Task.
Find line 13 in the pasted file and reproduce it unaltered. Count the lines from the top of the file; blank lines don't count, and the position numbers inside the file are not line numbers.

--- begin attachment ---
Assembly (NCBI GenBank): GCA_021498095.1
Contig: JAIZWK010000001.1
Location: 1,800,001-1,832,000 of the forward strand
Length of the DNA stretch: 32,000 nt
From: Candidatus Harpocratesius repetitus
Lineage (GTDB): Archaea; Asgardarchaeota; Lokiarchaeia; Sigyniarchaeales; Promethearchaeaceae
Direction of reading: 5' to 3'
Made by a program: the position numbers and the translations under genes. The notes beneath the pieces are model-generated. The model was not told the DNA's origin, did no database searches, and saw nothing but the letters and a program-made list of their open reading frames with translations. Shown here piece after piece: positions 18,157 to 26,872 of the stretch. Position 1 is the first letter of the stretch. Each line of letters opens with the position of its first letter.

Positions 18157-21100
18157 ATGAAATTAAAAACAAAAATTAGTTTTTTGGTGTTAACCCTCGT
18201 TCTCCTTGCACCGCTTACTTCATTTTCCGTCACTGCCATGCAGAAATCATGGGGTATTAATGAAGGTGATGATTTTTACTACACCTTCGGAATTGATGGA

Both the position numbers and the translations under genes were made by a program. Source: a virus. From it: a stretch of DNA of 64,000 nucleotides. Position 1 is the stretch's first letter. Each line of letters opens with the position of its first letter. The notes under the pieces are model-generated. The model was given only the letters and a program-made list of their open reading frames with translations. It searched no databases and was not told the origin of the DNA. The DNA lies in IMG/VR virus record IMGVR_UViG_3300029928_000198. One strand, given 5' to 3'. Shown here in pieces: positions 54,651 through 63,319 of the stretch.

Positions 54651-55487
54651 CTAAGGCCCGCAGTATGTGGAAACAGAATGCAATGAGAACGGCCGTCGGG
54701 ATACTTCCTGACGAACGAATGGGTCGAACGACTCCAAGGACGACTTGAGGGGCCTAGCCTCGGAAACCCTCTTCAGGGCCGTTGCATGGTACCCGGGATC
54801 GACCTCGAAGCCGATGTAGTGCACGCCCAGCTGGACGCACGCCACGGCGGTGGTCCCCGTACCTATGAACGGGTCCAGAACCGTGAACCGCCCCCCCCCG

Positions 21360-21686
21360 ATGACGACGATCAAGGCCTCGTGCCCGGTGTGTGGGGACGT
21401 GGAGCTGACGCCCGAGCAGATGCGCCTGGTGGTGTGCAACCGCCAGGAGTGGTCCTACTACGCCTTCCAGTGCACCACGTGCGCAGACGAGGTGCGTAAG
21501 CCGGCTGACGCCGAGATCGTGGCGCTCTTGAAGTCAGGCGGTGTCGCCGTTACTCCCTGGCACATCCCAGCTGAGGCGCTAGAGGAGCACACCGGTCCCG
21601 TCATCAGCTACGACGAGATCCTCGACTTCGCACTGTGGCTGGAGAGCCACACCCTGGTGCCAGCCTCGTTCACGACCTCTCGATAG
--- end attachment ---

Positions 54651-55487